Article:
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Canon XL H Series HDV Camcorders
Canon XL H1S (with SDI), Canon XL H1A (without SDI). Also XL H1.


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Old December 19th, 2006, 10:49 AM   #1
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WA question

I guess it's time to spring for the 6x for my next documentary... most of what I've heard here and elsewhere is pretty positive... 2 questions...

As I understand it, the minimum object distance, without switching to Macro, is one meter - true? How functional (ie quick and easy) is the switch to and from macro? I will be shooting a lot inside cars and airplanes...

Also, what mattebox is working with the lens? I currently use an older Chrosziel super16 mattebox, but it isn't super-wide.
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Old December 19th, 2006, 11:05 AM   #2
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How quick and easy is the switch to and from macro? Very quick and very easy. It's a simple switch right on the lens barrel.
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Old December 19th, 2006, 01:37 PM   #3
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Maybe I didn't make myself clear. Does the 6x have a true "Macro" mode, where, when activated, the focusing is balanced between the focus ring and the zoom? Or is it a focus stop type macro? I have a super16 Cooke 10.2x54 that focuses down to 8 inches without macro and a Canon 12x120 that does the same down to 14 inches - just wondered if this lens was as usable.

Many times with a wide angle it is necessary to work from one foot to ten feet within the same shot - I know, wide angles have a lot of depth of field when pulled fully back, but when zoomed in, focus becomes critical even with 1/3" chip cameras in HDV.
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Old December 19th, 2006, 01:55 PM   #4
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What I can tell you for certain is that, like all other Canon lenses, an "automatic" macro mode is already built in. Simply zoom out to full wide, and the minimum focus distance is zero... focus is capable right up to the front edge of the objective. The specs state a Minimum Object Distance of 2cm at full wide, but that's a conservative measurement; in reality it's right up to the glass itself. In fact this is why there's a macro to 1 meter, 1 meter to infinity switch on the 6x lens. It forces the autofocus to ignore anything closer than 1 meter; otherwise it could actually focus on dust and other schmutz that might be on the lens. As always, the M.O.D. falls off relative to the amount of focal length dialed into the zoom ring. The "automatic" macro capability is available only at full wide. So in that sense, no, there no optional macro function that can get around the limitations of the M.O.D. at a given focal length other than full wide angle. Sorry if this wasn't what you were looking for.
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Old December 20th, 2006, 09:58 AM   #5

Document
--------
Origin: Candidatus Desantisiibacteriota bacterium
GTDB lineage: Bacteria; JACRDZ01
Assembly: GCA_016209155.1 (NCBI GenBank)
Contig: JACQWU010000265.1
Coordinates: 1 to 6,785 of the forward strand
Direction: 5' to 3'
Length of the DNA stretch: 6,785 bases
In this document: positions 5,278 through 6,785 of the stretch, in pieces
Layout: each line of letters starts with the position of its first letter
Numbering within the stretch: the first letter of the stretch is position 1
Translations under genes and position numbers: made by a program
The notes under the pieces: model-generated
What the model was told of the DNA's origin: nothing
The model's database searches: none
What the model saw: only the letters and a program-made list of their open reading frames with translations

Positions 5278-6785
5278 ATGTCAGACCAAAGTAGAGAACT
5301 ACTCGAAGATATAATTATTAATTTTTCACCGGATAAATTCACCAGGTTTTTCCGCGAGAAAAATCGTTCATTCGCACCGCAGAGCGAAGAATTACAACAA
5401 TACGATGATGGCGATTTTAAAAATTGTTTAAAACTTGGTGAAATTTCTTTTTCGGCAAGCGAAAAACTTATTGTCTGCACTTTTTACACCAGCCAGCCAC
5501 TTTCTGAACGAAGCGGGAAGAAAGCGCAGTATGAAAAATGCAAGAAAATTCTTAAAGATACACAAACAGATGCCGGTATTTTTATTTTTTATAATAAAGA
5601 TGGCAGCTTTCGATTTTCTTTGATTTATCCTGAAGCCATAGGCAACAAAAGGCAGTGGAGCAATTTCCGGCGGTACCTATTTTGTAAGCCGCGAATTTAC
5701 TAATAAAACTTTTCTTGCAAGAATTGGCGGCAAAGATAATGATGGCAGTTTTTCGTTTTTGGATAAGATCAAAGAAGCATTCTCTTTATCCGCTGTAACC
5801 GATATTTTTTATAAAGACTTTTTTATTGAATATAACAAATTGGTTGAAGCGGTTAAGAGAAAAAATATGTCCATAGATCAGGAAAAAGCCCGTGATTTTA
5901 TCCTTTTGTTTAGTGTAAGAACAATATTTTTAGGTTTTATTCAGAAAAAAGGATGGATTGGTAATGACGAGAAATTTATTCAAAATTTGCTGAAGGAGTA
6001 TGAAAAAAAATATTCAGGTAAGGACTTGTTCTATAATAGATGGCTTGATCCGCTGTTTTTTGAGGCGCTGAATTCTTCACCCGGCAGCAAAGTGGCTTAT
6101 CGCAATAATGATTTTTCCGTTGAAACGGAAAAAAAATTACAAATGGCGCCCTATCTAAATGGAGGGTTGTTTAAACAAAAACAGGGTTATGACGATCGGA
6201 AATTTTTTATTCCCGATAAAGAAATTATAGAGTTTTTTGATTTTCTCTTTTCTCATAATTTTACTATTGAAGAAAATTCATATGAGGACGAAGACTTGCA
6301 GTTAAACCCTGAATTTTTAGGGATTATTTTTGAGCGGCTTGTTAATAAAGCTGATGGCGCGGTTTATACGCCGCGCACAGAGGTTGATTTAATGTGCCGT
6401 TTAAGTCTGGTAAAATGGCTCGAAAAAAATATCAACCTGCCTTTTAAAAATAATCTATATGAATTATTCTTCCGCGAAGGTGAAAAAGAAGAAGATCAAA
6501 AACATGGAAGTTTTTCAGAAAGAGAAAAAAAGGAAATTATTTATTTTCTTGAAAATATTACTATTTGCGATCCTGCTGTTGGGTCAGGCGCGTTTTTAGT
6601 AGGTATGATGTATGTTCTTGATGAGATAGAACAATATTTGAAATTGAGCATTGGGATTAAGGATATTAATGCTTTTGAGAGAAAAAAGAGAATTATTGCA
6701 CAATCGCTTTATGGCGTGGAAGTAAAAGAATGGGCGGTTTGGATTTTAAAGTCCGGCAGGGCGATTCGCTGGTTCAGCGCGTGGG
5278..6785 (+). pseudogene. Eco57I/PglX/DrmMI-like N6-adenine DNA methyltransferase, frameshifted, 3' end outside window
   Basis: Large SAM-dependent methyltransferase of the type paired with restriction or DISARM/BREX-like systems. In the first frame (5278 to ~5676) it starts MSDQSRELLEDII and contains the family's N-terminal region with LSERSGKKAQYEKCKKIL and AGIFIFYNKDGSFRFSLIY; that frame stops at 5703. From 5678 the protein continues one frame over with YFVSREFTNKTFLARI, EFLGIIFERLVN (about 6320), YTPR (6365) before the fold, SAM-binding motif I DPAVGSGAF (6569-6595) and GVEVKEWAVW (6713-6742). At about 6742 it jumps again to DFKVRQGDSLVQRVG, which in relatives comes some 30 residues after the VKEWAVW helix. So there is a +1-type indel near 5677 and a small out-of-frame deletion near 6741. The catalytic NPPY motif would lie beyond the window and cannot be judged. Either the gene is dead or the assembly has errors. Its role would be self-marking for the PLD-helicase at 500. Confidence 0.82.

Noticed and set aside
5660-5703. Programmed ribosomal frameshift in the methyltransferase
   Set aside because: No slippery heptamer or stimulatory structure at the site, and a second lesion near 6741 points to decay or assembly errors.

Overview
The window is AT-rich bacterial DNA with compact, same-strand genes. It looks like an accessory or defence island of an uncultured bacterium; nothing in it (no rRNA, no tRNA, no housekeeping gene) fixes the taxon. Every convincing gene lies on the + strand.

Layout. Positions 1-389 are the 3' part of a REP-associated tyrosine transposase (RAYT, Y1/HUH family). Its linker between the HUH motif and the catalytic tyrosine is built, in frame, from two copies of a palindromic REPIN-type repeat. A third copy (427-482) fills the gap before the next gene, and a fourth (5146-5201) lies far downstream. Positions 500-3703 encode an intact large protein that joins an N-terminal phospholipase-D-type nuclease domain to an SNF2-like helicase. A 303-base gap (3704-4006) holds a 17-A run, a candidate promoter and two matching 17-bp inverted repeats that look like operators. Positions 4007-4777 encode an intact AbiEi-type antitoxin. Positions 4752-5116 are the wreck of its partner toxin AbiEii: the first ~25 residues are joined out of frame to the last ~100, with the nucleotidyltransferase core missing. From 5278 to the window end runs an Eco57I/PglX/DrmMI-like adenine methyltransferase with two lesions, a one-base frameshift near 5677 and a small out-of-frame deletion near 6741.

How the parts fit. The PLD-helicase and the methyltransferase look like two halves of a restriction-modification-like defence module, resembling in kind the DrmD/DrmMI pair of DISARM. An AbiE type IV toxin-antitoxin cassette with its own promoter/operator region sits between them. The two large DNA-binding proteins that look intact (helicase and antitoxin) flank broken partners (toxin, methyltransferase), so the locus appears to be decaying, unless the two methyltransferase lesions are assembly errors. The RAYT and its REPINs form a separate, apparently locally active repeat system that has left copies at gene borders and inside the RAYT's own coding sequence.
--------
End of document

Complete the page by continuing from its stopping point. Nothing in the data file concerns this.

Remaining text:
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Quote:
Originally Posted by Chris Hurd
What I can tell you for certain is that, like all other Canon lenses, an "automatic" macro mode is already built in.
Yeah, I read this in the Canon literature, and it left me confused about what happens when you are focusing manually, which was the reason for my question. I don't care much for Canon's AF, maybe it's more reliable on the 6x, but in general I prefer manual...

The documentary I will be starting in January will require a lot of close-in shooting, in low light, with the subjects 1 - 2 feet from the camera. Just wanted to know if I am going to be able to do this manually..

Also, I like to use filters, although with a lens this wide on a 1/3" chip camera there is the danger of filter elements, in diffusion filters for instance, coming into focus even at f 1.6... but I do use a mini-rod supported matte box all the time even without the filters because it tends to protect the front element from getting banged, and keeps spots off when shooting in rain or dew... So, what matte box is working with this thing?
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Old January 3rd, 2007, 10:15 AM   #6
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I received my 6x last Friday, so now I can answer some of my own questions.. When manual focusing, you CAN focus down to the front element (almost).. The AF works remarkably well, compared to the 20x it is superb. In AF mode, you do have to flick on the Macro to accurately focus closer than 1m...

As for matte boxes.. My Super16 (not DV) Chrosziel is not useable (hood is too deep), which is too bad because it takes Panavision filters, of which I have many...

I have an old Von Damien 4x4 matte box that I've modified slightly so that the 6x lens can pass thru the rear filter stage, which places the front filter almost in contact with the front element of the lens... This means I am able to only use one filter, which for most WA work is fine- luckily both stages rotate on this unit, so I can still use polarizers and ND grads.. by having the filter set so close to the front element, the artifacts in SoftFX and ProMist filters don't come into focus at f4....

This setup allows me to take advantage of the lens hood aspect of the matte box, which would be problematic with two 4x4 filter stages on a lens this wide...
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